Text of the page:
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Wealth & Poverty Review Emerald Trash Heap

Seattle is overwhelmed by garbage and filth, but the city’s leaders won’t admit it. Originally published at City Journal

Over the past few years, Seattle has become a dumping ground for millions of pounds of garbage, needles, feces, and biohazardous waste, largely emanating from the hundreds of homeless encampments that have sprouted across the city. Now, the Emerald City is on the verge of a full-blown public-health crisis. Last year saw a 400 percent increase in HIV infections among mostly homeless addicts and prostitutes in the city’s northern corridor. Public-health officials are sounding the alarms about the return of diseases like typhus, tuberculosis, and trench fever. Even the region’s famed mussels and clams have tested positive for opioids.

While anyone who travels through Seattle can see the trash and litter along the roadside and green spaces, I wanted to understand the scale of the problem with more quantitative precision. Last month, I requested from the city all public complaints about trash, needles, tents, feces, and biohazardous waste from 2018. I then geocoded each complaint to create a data visualization that I call the Great Seattle Trash Map. The map documents more than 19,000 citizen complaints, from mundane reports of abandoned appliances to more serious pleas to clean up dangerous waste. Each data point on the map demonstrates that homeless encampments, opioid addiction, and mental illness have created significant disorder in almost every corner of Seattle.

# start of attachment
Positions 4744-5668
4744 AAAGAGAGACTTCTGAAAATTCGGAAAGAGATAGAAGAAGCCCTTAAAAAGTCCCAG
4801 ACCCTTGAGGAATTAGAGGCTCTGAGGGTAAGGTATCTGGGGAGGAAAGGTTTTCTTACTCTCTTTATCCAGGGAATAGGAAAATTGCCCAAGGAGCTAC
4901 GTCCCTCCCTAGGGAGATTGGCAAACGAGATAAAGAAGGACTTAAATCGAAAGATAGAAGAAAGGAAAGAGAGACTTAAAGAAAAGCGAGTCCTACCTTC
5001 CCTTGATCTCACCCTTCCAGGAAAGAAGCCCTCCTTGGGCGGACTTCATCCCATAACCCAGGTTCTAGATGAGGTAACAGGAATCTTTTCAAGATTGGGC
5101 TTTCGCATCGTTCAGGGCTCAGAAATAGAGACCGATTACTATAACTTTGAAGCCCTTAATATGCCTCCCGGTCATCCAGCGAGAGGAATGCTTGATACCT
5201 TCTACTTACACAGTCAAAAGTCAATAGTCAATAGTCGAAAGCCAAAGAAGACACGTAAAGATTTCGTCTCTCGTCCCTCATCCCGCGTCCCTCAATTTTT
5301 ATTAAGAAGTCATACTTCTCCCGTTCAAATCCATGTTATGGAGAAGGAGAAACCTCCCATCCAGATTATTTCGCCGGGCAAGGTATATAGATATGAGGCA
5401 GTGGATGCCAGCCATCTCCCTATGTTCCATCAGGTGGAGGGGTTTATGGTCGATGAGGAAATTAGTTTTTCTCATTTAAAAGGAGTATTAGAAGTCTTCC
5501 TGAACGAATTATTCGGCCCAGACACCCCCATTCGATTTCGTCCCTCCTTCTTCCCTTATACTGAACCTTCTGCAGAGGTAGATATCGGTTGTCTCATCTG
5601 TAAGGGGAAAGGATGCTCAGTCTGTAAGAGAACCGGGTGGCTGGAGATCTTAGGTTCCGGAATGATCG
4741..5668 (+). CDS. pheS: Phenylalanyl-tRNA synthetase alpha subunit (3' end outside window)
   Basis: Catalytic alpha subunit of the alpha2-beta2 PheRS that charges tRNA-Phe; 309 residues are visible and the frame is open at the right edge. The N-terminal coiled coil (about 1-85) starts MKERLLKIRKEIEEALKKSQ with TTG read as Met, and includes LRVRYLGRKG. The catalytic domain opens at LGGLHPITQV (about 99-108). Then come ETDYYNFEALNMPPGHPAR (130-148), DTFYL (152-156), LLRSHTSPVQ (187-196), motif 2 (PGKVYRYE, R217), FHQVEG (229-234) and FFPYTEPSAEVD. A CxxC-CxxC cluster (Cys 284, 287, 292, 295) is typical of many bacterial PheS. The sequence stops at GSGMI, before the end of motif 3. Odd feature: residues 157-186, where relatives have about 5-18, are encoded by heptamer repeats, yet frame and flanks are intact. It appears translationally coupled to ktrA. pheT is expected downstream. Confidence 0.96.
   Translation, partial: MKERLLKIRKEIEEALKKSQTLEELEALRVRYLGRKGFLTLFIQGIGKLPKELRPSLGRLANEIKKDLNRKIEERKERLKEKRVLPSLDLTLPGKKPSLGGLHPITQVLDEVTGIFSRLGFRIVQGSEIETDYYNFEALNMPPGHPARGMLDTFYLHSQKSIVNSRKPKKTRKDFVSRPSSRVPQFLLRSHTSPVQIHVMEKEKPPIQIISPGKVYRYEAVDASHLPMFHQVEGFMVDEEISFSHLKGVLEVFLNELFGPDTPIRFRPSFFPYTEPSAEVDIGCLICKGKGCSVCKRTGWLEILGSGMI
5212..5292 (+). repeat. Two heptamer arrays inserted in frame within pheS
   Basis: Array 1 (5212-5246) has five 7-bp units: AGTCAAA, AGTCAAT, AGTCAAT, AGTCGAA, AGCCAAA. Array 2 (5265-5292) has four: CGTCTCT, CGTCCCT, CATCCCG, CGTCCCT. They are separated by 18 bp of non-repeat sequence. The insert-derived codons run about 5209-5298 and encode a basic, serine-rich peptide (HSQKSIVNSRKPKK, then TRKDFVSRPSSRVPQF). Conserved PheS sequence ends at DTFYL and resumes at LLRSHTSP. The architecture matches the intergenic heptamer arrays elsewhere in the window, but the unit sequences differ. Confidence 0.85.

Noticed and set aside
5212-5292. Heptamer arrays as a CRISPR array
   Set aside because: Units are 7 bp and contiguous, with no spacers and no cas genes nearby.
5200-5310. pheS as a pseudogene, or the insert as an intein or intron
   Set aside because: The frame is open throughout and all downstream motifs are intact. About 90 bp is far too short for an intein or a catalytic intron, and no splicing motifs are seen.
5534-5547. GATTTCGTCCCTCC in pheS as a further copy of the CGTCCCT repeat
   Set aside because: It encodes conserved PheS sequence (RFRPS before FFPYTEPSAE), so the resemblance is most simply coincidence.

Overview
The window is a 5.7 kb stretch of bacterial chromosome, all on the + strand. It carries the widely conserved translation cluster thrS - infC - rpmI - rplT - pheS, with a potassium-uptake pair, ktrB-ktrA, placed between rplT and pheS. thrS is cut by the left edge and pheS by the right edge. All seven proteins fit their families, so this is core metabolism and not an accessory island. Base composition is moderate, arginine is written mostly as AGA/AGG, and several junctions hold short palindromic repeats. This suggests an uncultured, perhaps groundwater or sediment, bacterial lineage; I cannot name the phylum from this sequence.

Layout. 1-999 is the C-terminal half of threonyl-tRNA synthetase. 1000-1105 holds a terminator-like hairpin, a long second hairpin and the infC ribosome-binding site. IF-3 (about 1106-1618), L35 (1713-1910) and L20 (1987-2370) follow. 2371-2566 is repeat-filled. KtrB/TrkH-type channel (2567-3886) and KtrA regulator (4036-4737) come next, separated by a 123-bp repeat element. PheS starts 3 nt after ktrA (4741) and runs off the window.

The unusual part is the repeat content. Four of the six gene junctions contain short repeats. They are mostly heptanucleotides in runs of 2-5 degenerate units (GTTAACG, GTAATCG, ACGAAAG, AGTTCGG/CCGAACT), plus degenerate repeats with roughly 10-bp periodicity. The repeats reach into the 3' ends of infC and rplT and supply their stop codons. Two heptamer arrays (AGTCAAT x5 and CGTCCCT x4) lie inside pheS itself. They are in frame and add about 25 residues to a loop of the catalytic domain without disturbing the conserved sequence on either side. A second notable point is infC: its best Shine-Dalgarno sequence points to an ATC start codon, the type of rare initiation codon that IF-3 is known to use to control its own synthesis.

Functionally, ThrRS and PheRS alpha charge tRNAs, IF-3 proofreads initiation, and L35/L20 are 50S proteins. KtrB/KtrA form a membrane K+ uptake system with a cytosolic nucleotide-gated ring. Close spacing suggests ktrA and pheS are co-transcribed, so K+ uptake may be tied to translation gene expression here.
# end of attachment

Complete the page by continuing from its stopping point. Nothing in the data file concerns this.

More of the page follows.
Continue Reading at City Journal

Christopher Rufo

Former Director, Center on Wealth & Poverty
Christopher Rufo is former director of the Discovery Institute’s Center on Wealth & Poverty. He has directed four documentaries for PBS, Netflix, and international television, including his latest film, America Lost, that tells the story of three "forgotten American cities.” Christopher is currently a contributing editor of City Journal, where he covers poverty, homelessness, addiction, crime, and other afflictions. Christopher is a magna cum laude graduate of Georgetown University, Claremont Institute Lincoln Fellow, and has appeared on NPR, CNN, ABC, CBS, HLN, and FOX News.